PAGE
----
Small team of all-homeschooled students wins big at robotics fete in Delaware
February 28, 2012
- The FIRST Tech Challenge Team 7 competed at the Diamond State FTC Championship Tournament.
- Dr. Christopher Hoppel, chief of the ARL Soldier Protection Sciences Branch, mentors the team with CACI's George Shulgach and Verizon Wireless' Joyce Orwig.
Swapping notes in study hall and hanging with the same friends at the lunch table are missed on a small group of area students whose hook ups after school - and on Saturday mornings - landed them first place in a major robotics competition in Delaware over the weekend, and a coveted spot at a robotics world championship competition in St. Louis, Mo., in April.
The FIRST Tech Challenge Team 7, all home-schooled high school level students from Harford and Cecil counties, competed against 31 other teams at the Diamond State FTC Championship Tournament Jan. 28, at the Bob Carpenter Sports and Convention Center at the University of Delaware.
The teams were required to build a robot to compete in the "Bowled Over" Challenge, where robots scored points by moving bowling balls, collecting and storing racquet balls, and stacking crates to win matches. The robots were built from a limited set of materials and had to be smaller than an 18-inch cube at the beginning of their matchs (although many of the robots expanded to over 10-feet high during the match).
Each match was two and a half minutes long, said Dr. Christopher Hoppel, chief of the Army Research Laboratory's Soldier Protection Sciences Branch at Aberdeen Proving Ground, who mentors the team with CACI's George Shulgach and Verizon Wireless' Joyce Orwig.
"The first 30 seconds was autonomous mode; the robot performed pre-programmed actions such as moving a bowling ball to a location on the field following an IR beacon. Then the robots competed in a two-minute period where they were controlled by two student drivers. The students worked closely with an alliance partner to out-score another alliance of two teams," Hoppel said.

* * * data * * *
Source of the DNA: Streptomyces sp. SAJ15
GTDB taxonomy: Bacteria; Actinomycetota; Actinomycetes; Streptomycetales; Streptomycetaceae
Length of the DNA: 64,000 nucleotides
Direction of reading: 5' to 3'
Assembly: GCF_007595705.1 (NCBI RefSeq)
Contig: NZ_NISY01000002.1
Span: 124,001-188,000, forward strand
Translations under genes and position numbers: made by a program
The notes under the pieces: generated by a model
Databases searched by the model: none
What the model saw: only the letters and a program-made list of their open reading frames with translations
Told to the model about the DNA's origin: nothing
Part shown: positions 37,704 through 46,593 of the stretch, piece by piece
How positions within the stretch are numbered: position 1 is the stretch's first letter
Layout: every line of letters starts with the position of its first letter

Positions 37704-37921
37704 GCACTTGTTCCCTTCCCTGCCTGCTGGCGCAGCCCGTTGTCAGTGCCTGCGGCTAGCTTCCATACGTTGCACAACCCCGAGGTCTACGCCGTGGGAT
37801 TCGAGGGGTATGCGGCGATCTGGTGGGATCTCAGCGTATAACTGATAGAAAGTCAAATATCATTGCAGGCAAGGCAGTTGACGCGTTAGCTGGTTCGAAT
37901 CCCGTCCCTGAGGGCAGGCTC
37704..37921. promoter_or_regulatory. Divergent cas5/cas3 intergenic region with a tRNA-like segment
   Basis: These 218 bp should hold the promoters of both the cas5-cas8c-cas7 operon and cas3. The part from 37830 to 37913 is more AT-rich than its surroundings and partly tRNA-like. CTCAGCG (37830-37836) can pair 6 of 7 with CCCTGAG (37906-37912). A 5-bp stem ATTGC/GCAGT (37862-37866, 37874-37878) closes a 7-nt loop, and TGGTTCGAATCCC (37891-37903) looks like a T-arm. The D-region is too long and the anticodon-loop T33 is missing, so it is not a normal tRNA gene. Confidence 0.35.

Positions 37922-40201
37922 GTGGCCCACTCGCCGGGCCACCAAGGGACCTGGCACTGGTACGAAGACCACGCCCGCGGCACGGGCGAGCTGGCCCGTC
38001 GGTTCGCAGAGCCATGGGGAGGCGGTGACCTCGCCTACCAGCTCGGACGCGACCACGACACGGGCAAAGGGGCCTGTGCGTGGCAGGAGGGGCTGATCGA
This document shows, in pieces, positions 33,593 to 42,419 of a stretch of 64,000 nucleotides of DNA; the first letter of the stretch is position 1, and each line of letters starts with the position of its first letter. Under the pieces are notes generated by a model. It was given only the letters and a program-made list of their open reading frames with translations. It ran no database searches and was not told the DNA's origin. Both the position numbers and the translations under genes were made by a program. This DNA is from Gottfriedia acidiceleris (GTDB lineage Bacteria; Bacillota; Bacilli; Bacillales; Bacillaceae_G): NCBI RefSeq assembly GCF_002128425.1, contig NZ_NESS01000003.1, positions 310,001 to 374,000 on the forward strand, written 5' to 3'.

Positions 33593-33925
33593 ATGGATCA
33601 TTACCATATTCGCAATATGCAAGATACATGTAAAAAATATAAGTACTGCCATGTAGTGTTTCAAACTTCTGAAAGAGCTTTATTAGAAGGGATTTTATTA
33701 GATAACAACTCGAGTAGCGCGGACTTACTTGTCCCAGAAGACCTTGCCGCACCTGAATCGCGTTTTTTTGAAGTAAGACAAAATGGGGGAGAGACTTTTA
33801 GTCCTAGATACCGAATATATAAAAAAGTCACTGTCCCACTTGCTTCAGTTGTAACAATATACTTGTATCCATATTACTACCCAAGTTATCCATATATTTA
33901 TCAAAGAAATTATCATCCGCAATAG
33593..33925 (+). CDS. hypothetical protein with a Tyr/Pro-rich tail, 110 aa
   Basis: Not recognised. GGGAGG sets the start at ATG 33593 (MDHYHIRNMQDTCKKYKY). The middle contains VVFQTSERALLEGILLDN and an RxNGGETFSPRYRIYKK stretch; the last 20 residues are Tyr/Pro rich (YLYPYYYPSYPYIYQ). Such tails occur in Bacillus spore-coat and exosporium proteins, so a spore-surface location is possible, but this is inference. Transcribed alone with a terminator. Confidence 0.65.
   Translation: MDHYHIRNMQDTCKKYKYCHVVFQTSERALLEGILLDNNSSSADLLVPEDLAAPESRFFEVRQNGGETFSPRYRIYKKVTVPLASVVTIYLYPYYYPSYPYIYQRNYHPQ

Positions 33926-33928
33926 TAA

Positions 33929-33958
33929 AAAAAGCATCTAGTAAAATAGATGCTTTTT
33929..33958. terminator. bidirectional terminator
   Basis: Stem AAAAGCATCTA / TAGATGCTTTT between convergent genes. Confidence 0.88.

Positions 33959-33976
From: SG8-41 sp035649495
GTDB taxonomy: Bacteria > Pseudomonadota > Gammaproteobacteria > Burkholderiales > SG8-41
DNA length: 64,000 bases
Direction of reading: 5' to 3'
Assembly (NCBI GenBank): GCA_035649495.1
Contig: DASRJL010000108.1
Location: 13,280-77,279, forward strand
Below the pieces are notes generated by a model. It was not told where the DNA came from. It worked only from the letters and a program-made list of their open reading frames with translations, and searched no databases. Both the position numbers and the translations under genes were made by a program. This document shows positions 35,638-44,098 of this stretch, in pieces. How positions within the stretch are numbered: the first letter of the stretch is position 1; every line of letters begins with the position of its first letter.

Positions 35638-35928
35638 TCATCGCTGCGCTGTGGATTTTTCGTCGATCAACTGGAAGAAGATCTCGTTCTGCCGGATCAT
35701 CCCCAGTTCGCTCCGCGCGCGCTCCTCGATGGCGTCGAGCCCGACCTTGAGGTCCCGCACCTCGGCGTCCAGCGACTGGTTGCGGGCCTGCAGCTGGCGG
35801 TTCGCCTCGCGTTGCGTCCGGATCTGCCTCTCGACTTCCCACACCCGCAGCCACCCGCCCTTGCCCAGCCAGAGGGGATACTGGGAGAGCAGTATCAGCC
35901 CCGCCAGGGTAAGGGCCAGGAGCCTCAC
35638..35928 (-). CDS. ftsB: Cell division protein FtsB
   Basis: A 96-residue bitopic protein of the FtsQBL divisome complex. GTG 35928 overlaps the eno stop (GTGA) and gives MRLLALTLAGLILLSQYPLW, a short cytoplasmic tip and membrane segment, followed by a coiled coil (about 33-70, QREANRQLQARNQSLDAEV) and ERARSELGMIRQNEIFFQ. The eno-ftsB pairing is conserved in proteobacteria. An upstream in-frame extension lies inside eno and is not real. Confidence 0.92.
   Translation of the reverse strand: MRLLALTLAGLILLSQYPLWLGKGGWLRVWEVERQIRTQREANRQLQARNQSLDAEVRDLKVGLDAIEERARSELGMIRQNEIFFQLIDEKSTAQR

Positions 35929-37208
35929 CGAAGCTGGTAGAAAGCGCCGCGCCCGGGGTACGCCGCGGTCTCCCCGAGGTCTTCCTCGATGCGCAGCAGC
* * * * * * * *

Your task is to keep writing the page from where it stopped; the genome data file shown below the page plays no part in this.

This team served as captain of an alliance with two other teams, The Landroids from Livingston, N.J., and the Charter Impulse from the Charter School of Wilmington, Del., to jointly win a series of best of three competitions against other alliances. This earned Team 7 an invitation to compete in the FTC World Championship event in St. Louis, which will be held April 25-18.
FIRST was founded in 1989 to inspire young people's interest and participation in science and technology. Based in Manchester, N.H., the 501 (c) (3) not-for-profit public charity designs accessible, innovative programs that motivate young people to pursue education and career opportunities in science, technology, engineering, and math, while building self-confidence, knowledge, and life skills.
"The team started the current challenge in September," said Hoppel, "The team is very mature, and handled themselves with tremendous composure during a long day of competitions."
Longtime youth advocate, mentor and team coach, Hoppel said the students' competition readiness began at 5 a.m. Saturday, and ended after the last match, which was at 6 p.m. During the long day, the students competed in multiple matches, and met with tournament judges, interested spectators and other teams.
"At 6:30 p.m. when they received their championship medals they were physically and emotionally exhausted," Hoppel recalled about the team.
"During the day, they had a reliable robot which helped them win four out of five matches during the morning," Hoppel said. "However, their strength of the team was really in scouting selecting strong alliance partners for the finals in the afternoon."
Earlier in the 2011-2012 competition year, the team competed in two qualifier events in Maryland, a smaller competition that made them eligible to compete in the Maryland State Championship that will be held Feb. 25 at Johns Hopkins Applied Physics Laboratory. In early January, FTC Team 7 competed at the Naval Academy Qualifier and won the Think Award. A week later, they competed at the Harford County Qualifier and won the top two awards: The Inspire Award, and the Captain of the Winning Alliance.
The U.S. Army Research Laboratory, which is the Army's corporate laboratory delivering the scientific discoveries, technological advances, and the analyses that provide warfighters with the capabilities with which to execute full-spectrum operations, co-sponsored the Harford County Qualifier providing the field for the competition, and hosted the planning meeting at the Boys and Girls Club of Aberdeen. The other sponsor is the National Defense Educational Program, which supports the future workforce needs of the Department of Defense.